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David Weisburd Wins the Stockholm Prize in Criminology

NCJ Number
NIJ Journal Issue: 266 Dated: June 2010 Pages: 31-31
Date Published
June 2010
1 page
Publication Series
After explaining the criteria for receiving the Stockholm Prize in Criminology, this article reviews the nature and significance of David Weisburd's NIJ-funded research on "hot spots" policing, for which he received the 2010 Stockholm Prize.
The Stockholm Prize in Criminology is an international prize sponsored by the Swedish Ministry of Justice. It is awarded for "outstanding achievements in criminological research or for the application of research results by practitioners for the reduction of crime and the advancement of human rights." Weisburd's criminological research has produced evidence that the introduction of a crime-prevention strategy in a small, high-crime area ("hot spot") often creates a "diffusion of benefits" to nearby areas, so as to reduce crime rather than increasing it in the immediate area adjacent to the target area. Weisburd's research has guided police departments toward the development of crime-control strategies and the deployment of police resources based on the identification and analysis of the geographic distribution and concentration of various types of crime. Weisburd's research not only has implications for place-based policing strategies and deployments, but also for environmental design in high-crime areas, such as the placement of fences, alleys, and other environmental features that can deter criminal behavior.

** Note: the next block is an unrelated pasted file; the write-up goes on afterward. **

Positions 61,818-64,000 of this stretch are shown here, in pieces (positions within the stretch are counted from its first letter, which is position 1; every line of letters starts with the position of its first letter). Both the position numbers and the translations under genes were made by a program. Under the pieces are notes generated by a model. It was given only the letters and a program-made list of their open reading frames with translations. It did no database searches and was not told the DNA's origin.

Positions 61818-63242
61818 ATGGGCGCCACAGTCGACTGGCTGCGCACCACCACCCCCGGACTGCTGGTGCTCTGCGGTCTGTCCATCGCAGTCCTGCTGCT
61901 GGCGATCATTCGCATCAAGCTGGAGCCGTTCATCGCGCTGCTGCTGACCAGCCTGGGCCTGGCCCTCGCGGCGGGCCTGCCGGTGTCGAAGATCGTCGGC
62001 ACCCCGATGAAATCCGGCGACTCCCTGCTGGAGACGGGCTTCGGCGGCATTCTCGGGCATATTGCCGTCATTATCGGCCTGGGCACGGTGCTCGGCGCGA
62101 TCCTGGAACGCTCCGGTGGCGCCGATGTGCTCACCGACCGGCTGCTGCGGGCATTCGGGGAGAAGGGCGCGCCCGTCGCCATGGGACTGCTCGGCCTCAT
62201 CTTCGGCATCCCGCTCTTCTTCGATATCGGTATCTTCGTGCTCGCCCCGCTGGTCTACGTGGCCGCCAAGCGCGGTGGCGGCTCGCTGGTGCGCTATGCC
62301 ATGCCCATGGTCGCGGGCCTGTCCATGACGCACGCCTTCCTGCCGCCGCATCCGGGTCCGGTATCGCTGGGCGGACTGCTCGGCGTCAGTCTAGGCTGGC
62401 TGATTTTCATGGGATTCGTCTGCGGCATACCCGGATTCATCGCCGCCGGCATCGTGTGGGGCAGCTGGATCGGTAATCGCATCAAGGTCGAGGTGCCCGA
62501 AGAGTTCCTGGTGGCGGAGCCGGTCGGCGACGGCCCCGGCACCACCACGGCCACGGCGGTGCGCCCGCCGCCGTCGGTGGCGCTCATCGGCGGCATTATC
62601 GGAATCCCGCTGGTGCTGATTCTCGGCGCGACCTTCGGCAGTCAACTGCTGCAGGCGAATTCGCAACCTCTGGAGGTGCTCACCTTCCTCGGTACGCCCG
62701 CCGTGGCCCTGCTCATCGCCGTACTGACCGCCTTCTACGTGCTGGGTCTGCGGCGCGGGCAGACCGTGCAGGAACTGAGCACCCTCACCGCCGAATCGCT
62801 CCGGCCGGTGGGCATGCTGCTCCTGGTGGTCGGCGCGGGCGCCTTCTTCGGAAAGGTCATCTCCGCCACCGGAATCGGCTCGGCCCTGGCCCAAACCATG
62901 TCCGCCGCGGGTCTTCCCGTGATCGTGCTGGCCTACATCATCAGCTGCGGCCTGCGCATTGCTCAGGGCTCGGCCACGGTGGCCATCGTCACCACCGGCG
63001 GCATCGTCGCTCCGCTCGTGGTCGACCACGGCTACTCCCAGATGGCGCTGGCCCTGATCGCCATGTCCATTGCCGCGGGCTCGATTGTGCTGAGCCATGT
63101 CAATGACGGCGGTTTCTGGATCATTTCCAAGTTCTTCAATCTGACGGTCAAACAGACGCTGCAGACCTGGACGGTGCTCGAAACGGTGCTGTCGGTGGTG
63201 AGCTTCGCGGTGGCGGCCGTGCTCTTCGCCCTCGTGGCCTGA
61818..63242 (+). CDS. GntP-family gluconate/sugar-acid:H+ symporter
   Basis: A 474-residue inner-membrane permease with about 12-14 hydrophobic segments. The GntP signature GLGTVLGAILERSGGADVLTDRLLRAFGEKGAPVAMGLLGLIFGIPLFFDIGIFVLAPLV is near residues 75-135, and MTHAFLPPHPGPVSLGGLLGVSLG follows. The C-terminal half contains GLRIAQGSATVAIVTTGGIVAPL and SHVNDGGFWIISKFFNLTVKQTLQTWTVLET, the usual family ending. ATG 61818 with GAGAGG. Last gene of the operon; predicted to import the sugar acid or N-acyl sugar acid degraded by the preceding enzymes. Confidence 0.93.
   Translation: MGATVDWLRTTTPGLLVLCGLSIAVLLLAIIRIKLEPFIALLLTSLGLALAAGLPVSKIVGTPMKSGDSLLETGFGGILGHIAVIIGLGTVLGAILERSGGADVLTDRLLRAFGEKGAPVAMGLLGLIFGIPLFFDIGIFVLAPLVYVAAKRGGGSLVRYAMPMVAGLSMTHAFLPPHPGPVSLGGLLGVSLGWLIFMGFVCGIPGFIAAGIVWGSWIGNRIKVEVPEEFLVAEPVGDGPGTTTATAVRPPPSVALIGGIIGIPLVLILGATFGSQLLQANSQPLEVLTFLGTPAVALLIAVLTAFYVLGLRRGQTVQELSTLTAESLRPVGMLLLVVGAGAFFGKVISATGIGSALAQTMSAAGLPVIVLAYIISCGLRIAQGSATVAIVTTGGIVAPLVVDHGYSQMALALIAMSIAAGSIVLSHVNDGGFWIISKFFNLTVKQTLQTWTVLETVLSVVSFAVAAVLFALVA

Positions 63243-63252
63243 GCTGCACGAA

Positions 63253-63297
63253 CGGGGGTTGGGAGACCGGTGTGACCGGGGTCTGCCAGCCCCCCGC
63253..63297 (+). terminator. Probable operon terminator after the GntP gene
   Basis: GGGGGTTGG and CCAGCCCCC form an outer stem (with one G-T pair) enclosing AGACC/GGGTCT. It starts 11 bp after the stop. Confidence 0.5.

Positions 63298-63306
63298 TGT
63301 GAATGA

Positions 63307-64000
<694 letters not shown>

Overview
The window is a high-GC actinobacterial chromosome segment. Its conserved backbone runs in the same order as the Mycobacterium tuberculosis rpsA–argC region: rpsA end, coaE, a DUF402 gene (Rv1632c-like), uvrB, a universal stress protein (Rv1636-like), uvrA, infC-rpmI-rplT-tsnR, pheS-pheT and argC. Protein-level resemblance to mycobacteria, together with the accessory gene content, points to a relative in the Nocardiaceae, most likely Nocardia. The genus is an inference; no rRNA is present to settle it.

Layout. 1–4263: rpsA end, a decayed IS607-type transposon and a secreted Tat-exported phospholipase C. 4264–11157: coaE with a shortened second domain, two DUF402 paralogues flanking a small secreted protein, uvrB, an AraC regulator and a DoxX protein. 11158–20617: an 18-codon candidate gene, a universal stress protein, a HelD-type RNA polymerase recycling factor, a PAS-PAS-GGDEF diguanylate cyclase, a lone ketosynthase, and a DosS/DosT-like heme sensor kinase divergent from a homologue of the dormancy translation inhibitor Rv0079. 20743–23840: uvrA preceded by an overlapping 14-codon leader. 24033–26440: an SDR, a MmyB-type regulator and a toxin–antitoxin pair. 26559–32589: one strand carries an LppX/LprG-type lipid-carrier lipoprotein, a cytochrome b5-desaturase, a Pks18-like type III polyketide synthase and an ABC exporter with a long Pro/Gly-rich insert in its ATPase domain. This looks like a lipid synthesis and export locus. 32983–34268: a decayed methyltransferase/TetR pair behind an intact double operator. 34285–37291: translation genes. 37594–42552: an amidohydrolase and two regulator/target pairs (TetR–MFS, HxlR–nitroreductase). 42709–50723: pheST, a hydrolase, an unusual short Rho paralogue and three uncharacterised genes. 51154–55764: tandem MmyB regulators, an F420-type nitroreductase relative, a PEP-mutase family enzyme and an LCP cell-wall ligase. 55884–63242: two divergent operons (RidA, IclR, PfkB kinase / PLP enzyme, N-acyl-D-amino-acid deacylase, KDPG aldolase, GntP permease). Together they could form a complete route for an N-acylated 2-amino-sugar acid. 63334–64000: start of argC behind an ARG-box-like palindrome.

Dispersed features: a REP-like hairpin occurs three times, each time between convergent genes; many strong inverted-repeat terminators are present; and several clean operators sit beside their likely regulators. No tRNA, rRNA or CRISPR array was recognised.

Date Published: June 1, 2010